Percy Topliss, the First World War's infamous Mutineer, wasn't a mutineer after all.
"I don't think he was at Etaples," McGann says. "The units that he served with simply weren't around there at the time."
Travel documents show that Topliss was in India in 1917 and that he contracted malaria not long before the Etaples rebellion, according to the researchers on a radio documentary about his life.They believe it is hardly possible that he could have got back to Europe in time.
To some, Topliss was a debonair charmer who challenged the class system. But others see him as little more than a common criminal, confidence trickster and, ultimately, a murderer.
Born in Derbyshire in 1896 to a working-class family, he had embarked on a life of crime by the age of 11 and was regularly in trouble before enlisting in 1914 in the Royal Army Medical Corps, serving as a stretcher-bearer in Gallipoli, Mesopotamia, Greece, Egypt and India.
He took to impersonating military officers, appearing as a lieutenant, captain or major, to cross whatever social divide he wanted.
It was after the war, in 1920, that his criminal career took a fatal turn when, while sought for his mutinous activities, he was convicted in absentia of shooting dead a taxi driver in Southampton - even though an eye witness put him 25 miles away at the time.
His photograph was circulated around the UK, and newspapers carried stories about possible sightings, of which there were hundreds in different locations.
Topliss fled to Scotland and lay low in a dilapidated shepherd's bothy until his hideout was discovered. When challenged, he started shooting and seriously wounded two men, so adding attempted murder to his list of crimes.
Within a week, Topliss, who had changed back into his private's uniform, was confronted outside Plump-ton, in Cumbria, and shot dead without a word being exchanged.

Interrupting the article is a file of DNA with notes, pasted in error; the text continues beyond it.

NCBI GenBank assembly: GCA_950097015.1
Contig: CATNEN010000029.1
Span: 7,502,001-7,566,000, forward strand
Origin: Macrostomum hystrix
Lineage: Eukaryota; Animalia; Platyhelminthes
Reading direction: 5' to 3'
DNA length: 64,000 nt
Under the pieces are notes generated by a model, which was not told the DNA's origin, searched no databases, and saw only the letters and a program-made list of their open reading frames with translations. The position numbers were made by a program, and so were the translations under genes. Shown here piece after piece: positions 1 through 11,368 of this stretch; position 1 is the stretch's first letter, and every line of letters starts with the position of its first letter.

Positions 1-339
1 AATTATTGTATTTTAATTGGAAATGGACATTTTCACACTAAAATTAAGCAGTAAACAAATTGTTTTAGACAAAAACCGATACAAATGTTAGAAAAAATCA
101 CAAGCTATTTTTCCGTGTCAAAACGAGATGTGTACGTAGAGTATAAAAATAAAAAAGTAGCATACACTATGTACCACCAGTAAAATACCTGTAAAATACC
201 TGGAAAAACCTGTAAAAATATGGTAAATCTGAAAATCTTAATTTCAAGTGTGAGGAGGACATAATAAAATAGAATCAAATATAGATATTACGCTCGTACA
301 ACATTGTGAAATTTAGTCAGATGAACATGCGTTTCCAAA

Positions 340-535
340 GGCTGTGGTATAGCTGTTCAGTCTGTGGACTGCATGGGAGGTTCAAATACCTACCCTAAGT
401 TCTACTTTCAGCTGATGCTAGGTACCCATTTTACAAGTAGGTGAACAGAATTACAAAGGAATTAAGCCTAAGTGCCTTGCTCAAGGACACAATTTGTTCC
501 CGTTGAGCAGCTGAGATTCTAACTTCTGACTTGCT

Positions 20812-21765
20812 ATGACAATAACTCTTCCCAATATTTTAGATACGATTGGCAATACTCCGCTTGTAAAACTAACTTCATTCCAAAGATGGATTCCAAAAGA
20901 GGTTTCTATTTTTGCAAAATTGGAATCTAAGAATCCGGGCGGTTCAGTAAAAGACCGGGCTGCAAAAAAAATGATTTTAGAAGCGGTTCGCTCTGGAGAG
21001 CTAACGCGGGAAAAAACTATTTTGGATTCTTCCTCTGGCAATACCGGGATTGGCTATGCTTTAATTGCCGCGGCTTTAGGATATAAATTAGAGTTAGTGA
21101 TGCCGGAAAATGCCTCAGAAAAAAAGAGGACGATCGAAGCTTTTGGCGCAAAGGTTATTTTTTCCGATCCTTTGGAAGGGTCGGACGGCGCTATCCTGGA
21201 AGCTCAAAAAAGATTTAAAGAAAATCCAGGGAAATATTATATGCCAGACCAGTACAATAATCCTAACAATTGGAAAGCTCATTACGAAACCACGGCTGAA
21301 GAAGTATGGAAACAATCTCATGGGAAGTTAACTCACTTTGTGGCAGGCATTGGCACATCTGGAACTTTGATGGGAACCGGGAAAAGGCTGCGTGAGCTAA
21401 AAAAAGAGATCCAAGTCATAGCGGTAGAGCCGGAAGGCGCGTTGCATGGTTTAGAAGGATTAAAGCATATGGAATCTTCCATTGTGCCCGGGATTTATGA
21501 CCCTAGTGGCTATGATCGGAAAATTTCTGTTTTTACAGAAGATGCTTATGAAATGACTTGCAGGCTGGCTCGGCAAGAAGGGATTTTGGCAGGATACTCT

Eight decades later many questions remain unanswered. Why, for instance, was he shot,rather than captured and brought to trial? "Topliss was as much a victim of the times as he was a villain," says one researcher, Drew Mullhol-land, of Glasgow Caledonian University. "Six years after the war started in 1914 the whole social class system of Britain had changed. Topliss's ability to mimic the upper classes may have meant the authorities saw him as more of a threat than he really was."
But two previously unknown occasions on which a man answering Topliss's description could have been involved in murder have also been uncovered by Mr Mul-holland and forensic archaeologist Tony Pollard.
When a policeman was shot in Acton, west London, in February 1920, a witness saw an army officer in a white mac running away from the scene. In escaping, he was bitten by a dog. Days later, Topliss went to his mother's house to treat a wound on his leg.
On another occasion, a young woman was murdered on a train to Brighton. A friend who saw her off told police that an army officer, who was never traced but who matched Topliss's description, had boarded the train at the same time.
A list of the con man's previous convictions released during the nationwide manhunt included fraud, larceny, and attempted rape.
"There's a lot he has been accused of which he wasn't involved in," says Mr Mulholland.
In death, as in life, not everything about Percy Topliss is what it appears to be.
But Paul McGann is impressed. "As long as I live," he admits, "I'll never be as good an actor as he was."
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Ja walters - 2/25/2006
Obviously someone has read 'CHASING PERCY' the true story of Topliss.
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